Marketplace holds answer to dairy’s dilemma

By Bill Bruins 
President, Wisconsin Farm Bureau Federation

Every dairy farmer understands that when the milk price goes up it eventually will go down.  If history repeats itself (and it usually does), today’s low prices will likely rebound next year. 

In the meantime, most of us spend considerable time ‘crying in our milk’ as our farms lose equity.  Many of us automatically turn to the federal government for help.  Some go as far as publicly saying that depression-era prices and skyrocketing input costs will result in all dairy cows disappearing in a matter of weeks unless the government gives all of us a profitable price!  While Agriculture Secretary Tom Vilsack recently pledged a billion dollars of federal support, he acknowledges that it will not move the dial much on prices. 

The thing to remember throughout dairy’s current dilemma is what gave us 20 dollar milk in 2008 is the same thing giving us 10 dollar milk in 2009 — the marketplace.

Yes, the government does have a role in regulating the industry, and it does set the basic price for our milk.  However, that price is largely determined by the marketplace’s forces of supply and demand. 

Some argue that the support price should be raised.  The last time that was tried under the Carter Administration, government warehouses soon overflowed with dairy.  The nation’s dairy herd needed to be reduced, so the government established the whole herd buy-out program at considerable cost to taxpayers.  Beef producers have never forgot what it did to their industry. 

Every time our prices dip, some farmers talk about a supply management program.  However, a government-controlled reduction in the supply of milk is doomed to fail when other dairy-producing nations will race to replace it.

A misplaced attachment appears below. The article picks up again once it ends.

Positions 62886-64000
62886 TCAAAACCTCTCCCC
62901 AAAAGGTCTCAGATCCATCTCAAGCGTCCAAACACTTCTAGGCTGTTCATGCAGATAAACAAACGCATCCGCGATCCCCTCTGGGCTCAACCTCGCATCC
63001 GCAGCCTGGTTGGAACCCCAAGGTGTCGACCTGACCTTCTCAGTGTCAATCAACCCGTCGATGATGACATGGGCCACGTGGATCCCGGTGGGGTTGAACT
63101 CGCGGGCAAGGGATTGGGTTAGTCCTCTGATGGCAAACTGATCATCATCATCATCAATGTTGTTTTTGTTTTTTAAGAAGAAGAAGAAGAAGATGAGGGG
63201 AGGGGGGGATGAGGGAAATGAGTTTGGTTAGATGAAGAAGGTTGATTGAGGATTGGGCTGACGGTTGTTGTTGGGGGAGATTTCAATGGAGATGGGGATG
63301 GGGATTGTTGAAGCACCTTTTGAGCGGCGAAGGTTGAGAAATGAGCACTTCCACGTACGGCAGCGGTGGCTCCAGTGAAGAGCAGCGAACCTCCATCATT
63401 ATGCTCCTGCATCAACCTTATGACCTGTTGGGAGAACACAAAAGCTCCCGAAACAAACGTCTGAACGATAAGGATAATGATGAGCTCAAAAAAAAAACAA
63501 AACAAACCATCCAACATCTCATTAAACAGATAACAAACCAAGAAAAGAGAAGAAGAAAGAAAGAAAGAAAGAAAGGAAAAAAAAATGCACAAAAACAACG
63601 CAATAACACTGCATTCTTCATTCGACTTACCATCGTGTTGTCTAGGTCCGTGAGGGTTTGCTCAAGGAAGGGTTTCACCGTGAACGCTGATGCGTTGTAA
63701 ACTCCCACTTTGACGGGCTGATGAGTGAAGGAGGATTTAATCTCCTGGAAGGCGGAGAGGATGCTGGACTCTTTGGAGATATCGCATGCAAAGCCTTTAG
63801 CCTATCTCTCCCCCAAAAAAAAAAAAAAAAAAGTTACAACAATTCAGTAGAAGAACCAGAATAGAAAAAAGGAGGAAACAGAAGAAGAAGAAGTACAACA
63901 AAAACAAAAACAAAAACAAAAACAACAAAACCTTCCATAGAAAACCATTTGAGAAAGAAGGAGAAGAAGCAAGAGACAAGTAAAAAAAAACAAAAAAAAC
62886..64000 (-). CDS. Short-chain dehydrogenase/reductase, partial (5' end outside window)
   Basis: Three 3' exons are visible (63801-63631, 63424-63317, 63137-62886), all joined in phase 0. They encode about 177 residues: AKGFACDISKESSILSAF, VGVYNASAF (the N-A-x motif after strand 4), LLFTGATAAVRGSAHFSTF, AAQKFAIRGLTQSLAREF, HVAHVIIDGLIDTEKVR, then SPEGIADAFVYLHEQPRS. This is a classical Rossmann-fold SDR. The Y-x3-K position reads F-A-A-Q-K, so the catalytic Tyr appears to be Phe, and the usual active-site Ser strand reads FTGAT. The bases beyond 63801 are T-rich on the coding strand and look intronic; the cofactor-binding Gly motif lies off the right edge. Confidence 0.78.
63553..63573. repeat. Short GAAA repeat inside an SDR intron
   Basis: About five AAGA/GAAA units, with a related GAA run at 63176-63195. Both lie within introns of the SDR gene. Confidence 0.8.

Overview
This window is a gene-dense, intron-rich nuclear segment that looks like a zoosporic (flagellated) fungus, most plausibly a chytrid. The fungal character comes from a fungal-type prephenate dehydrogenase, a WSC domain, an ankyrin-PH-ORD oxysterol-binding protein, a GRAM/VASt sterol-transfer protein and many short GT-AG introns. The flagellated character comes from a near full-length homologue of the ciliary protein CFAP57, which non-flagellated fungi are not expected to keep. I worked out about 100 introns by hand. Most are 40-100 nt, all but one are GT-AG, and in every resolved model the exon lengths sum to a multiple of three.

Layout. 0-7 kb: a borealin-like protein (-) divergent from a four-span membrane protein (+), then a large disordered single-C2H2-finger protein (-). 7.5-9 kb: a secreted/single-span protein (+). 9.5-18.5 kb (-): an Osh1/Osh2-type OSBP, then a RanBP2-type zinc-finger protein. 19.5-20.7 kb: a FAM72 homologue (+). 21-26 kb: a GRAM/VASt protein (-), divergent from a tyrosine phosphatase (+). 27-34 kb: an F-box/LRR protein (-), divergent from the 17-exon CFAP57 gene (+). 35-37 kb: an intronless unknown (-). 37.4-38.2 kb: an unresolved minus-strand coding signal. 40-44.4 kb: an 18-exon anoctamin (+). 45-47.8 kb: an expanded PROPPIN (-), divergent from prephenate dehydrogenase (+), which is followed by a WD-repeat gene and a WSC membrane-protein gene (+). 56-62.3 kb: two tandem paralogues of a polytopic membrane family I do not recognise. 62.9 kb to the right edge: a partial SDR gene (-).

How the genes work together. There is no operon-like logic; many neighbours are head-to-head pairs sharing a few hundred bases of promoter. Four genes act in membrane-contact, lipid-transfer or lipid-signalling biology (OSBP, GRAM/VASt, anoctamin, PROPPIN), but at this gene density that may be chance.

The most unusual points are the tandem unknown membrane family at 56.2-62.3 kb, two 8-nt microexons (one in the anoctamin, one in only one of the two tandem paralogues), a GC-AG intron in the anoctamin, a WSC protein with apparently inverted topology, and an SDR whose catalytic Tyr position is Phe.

The fact is that we import more milk products than we export.  Even with our low prices, domestic processors (including our major cooperatives) can buy foreign products cheaper than U.S. raw milk.  Global trade is a fact of life for most ag products, including milk.  Last year the U.S. exported nearly 11 percent of its dairy production.  When the world economy tanked, demand shrunk and prices collapsed.  Soon our domestic prices were at support levels, causing dairy to flow into government warehouses instead of world markets.  The demand for milk protein remains strong, but we just can’t provide it for the right price.

Becoming a reliable supplier to the world market is vital to the long-term growth of the U.S. dairy industry.  Our domestic marketing policy served us well in the past, but the world as we now know it has changed.  Opportunities await; but only if we are willing to change. 

That change will hopefully come from revamping the way we market milk.  There are hopeful signs this will happen.  Secretary Vilsack says he supports reform to the milk marketing system and the American Farm Bureau Federation’s delegates have agreed to study what ails the dairy industry before making new policy resolutions. 

The Wisconsin Farm Bureau’s Dairy Committee, made up of 20 dairy producer members, will meet in August to set our organization’s dairy directives.  Farm Bureau’s members remain committed to not only find ways to ease the pain dairy farmers are experiencing this year, but to working on the long-term solutions that will bring positive and lasting change.  

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